The results summarized in Fig. 5 show that the most notable feature bands of Δ absorbance were observed at about 270 nm in almost all samples in the pH 3.0–6.0 range associated with the carboxyl group (Phillips et al., 2017), although an absorption band at about 300 nm was also observed for particle sizes of >2.50 µm in summer and winter, suggesting the presence of at least two distinct chromophores deprotonated for particle sizes of >2.50 µm in this pH range (Liu et al., 2020). However, the absorption band at about 270 nm was not observed for particle sizes of 2.50–10.0 µm in summer, suggesting that the carboxyl deprotonation feature was inhibited compared to other samples. For the pH 8.0–10 range, an enhanced absorption band was primarily centered between 300 and 400 nm, and this band is approximately the position of the phenolic group, indicating that phenolic groups play a major role in this pH range (Schendorf et al., 2019).
3.3 Role of pH on EEM fluorescence spectra
3.3.1 EEM fluorescence properties
To examine the role of pH on the fluorescence intensity and peak position of WSOC from different particle sizes, the FIm TOC of WSOC was calculated from the EEM spectra and is plotted in Fig. 6. Overall, the FIm TOC of all samples generally decreased with increasing pH. This trend was verified by the results in Fig. 7, where from pH 2 to 10, FI TOC first slightly increased and then significantly decreased with increasing pH. On average, the FI TOC of <0.26, 0.44–0.77, 1.40–2.50, and 2.50–10.0 µm decreased by 3.8 %, 3.5 %, 4.7 %, and 6.8 %, respectively, per unit pH increase in winter, values which are significantly higher than those (0.6 %, 1.7 %, 0.2 %, and 2.5 %, respectively) in summer. Furthermore, a redshift of fluorescence peak positions with increasing pH was observed in summer (Fig. 6), but the opposite trend was observed in winter (blueshift). Protonation and dissociation of the acidic/basic groups in aromatic compounds can generally lead to a shift in fluorophores (Coble et al., 2014; Schulman et al., 1985). For example, the dissociation of the electron withdrawing groups (e.g., –COOH and –NO2) leads to a blueshift in fluorophores, while the dissociation of the electron donating groups (e.g., –OH) results in a redshift in fluorophores (Schulman et al., 1985). In this regard, we speculate that the hydroxyl groups play a leading role in pH-responsive fluorescence in summer samples, while carboxylic and nitro groups play a dominant role in winter samples.
3.3.2 PARAFAC components
To investigate the types of fluorescence components in WSOC in different particle sizes, the EEM spectra were decomposed into three fluorescent components (C1, C2, and C3), as shown in Fig. 8. The chemical components corresponding to C1 and C2 were assigned to more oxygenated humic-like (HULIS1) and less oxygenated humic-like (HULIS2) fluorophores, respectively (Qin et al., 2018, 2021; Chen et al., 2016b; Xiao et al., 2018a), while those corresponding to C3 were assigned to protein-like organic matter (Chen et al., 2016b).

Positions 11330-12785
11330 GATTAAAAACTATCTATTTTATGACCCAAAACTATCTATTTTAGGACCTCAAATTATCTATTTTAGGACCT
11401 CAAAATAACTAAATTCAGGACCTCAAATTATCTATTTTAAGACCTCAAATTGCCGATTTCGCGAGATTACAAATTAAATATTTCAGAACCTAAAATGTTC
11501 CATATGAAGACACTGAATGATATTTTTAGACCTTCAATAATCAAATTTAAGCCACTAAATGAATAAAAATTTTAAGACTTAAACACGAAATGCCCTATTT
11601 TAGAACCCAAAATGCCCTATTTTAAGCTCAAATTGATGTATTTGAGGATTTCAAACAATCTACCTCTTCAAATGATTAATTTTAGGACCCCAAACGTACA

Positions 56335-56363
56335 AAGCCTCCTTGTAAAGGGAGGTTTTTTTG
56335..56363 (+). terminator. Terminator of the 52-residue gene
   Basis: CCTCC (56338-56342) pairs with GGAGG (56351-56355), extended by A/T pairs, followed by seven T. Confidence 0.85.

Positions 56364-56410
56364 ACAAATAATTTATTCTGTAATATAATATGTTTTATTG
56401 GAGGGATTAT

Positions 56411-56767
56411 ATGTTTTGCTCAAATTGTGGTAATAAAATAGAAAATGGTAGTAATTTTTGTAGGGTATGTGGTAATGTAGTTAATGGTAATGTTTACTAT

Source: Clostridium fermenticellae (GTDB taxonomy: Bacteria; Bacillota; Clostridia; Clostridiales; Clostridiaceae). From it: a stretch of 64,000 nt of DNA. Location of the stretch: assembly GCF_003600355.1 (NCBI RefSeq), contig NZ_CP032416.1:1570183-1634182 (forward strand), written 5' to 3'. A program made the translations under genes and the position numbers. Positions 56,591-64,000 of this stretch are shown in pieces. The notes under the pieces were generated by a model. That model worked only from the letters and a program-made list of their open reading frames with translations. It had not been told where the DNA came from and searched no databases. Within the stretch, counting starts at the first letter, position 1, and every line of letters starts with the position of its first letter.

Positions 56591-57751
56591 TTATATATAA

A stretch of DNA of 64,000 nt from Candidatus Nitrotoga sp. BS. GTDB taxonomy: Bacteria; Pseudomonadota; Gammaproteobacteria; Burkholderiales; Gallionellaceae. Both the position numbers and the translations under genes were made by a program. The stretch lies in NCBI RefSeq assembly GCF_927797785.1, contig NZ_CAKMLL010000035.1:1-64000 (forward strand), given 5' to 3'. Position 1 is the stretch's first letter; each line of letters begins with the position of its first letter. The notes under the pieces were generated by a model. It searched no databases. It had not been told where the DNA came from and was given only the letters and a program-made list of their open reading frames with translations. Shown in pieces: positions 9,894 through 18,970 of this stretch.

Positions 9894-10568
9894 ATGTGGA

The peak intensities of the fluorescent components (Fmax) are shown in Fig. 9. pH also had an important effect on the Fmax of the fluorescent components of WSOC. Fmax of different fluorescent components showed a similar variation pattern with increasing pH. For example, Fmax of all fluorescence components showed a peak at pH 3 and then tended to decrease with increasing pH. However, the magnitude of the effect of pH on Fmax of different fluorescent components was different. In contrast, HULIS2 fluorophores varied significantly, while HULIS1 fluorophores and protein-like organic matter varied slightly with pH. The HULIS2 fluorophores showed the most susceptibility to acidity, likely indicative of a greater proportion of acidic/basic groups in HULIS2 fluorophores.
3.3.3 Deep properties of fluorescence
The AQY and Stokes shift were used to investigate the efficiency and energy change of the fluorescence process of WSOC. As shown in Fig. 10, AQY was also pH dependent in all WSOC samples, and it generally decreased with increasing pH. This result is similar to a conclusion reported in our previous study (Qin et al., 2021). It has been reported that a larger rate of non-radiative transition seems to be favorable for the AQY of fluorophores (Xiao et al., 2020). Thus, our AQY data presented here indicate the rate of non-radiative transition of the WSOC fluorophores decreased with increasing pH. Additionally, a high AQY of a substance means that only a small portion of the absorbed radiative energy will be converted into heat, thus reducing its heating effect (Aiona et al., 2018). Hence, the pH-dependent AQY presented above further confirms that the impact of WSOC on climate would be enhanced with increasing pH.
The Stokes shift is an important energy parameter of fluorescence that can be affected by the chemical environment of the fluorophore (Xiao et al., 2019). As shown in Fig. 11, there was a common feature in all samples showing WSOC having two distinct peaks at Stokes shifts around 0.7 and 2.0 µm−1. However, WSOC with lower pH tends to have higher intensity at high Stokes shift values (about 2.0 µm−1). This trend was evident in winter samples, which probably resulted from the high content of aromatic compounds in these samples (with the extensive π-conjugated system) because pH had an important impact on the π-conjugated systems and thus changed Stokes shifts of WSOC (Xiao et al., 2019). Furthermore, summer WSOC tends to have higher Stokes shifts (at about 2.0 µm−1) at higher pH, except for particles of 2.50–10.0 µm. In contrast, winter samples usually have lower Stokes shifts (at about 2.0 µm−1) at higher pH.